Anti-Virus software is essential in today’s computer environment, so much so that I tell clients to not even bother running their PCs if they are not running up-to-date virus software.  Why?  Because viruses are so prolific that in a very short time you WILL get one.  Anti-virus vendor watchdog groups are reporting that new virus activity was up 17.5 percent over the past six months, and viruses getting are more sophisticated, with more sophisticated targeting.

Just to demonstrate this fact for my clients, my anti-virus program has an audible alert option that I can switch on for demonstration purposes; it goes off every time a virus attempts to enter my system.  When activated, it will beep every 5 to 10 seconds all day every day, that’s how bad things are.

Some users believe it won’t happen to them or they can’t afford the software or the update subscriptions.  My response is, you can’t afford not to have it.  The cost of repairing a system after being infected will cost much more than even the most expensive anti-virus software; plus you can’t even put a monetary value on the cost of lost data.  I consider the money paid for anti-virus software to be part of the operating expense of a computer, just like electricity is.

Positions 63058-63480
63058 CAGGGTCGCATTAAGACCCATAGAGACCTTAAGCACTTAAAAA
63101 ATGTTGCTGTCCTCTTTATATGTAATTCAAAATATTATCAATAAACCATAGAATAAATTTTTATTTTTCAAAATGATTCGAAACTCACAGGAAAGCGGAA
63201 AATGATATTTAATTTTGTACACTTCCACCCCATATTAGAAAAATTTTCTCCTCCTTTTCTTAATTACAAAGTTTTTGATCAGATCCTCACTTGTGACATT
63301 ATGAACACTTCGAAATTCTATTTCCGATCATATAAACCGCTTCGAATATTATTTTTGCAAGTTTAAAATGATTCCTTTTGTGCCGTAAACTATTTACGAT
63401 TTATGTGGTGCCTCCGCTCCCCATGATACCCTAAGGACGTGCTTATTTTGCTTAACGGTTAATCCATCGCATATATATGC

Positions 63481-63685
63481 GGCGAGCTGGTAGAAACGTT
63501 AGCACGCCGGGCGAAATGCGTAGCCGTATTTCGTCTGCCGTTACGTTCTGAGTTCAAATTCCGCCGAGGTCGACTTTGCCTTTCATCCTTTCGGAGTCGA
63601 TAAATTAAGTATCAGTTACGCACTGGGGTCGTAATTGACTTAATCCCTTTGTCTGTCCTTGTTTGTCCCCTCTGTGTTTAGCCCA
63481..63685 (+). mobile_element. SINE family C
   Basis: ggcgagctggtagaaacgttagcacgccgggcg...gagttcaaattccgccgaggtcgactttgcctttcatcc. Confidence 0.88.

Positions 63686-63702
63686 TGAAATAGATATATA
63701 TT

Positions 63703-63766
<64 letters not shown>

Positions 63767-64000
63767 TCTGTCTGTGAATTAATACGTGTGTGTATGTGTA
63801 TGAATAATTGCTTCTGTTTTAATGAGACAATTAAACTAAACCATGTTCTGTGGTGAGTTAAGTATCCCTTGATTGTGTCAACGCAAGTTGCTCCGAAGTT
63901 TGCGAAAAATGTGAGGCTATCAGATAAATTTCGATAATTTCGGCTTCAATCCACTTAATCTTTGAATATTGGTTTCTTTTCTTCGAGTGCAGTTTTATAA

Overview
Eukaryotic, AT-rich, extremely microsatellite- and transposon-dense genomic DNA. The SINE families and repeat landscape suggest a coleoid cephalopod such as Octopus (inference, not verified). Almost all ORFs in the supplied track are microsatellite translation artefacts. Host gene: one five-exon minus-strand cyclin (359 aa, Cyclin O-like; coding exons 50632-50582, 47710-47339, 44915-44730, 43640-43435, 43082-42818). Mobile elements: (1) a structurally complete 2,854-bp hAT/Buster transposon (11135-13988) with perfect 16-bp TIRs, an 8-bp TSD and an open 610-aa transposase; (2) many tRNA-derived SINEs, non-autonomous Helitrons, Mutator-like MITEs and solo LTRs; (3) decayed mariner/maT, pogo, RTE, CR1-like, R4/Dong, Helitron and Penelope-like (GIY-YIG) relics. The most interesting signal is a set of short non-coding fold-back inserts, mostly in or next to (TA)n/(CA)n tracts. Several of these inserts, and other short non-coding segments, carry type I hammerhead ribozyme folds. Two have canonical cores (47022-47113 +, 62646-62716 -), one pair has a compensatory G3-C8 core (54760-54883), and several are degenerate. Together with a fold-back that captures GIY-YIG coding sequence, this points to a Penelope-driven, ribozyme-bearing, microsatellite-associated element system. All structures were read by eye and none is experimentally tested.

In just the last two weeks we have had some real nasty viruses make their presence felt.  We had the Backdoor.Prorat which is a backdoor Trojan Horse that gives its creator full control over your computer, by opening port 58343.  Due to the high number of infections, this virus has been upgraded to a Category 4 from a Category 3 threat.

Another one we just had to deal with is W32.Bugbear.  It is a mass-mailing worm that also spreads through network shares.  It is polymorphic and also infects executable files.  It also possesses keystroke-logging and backdoor capabilities and attempts to terminate the processes of various antivirus and firewall programs.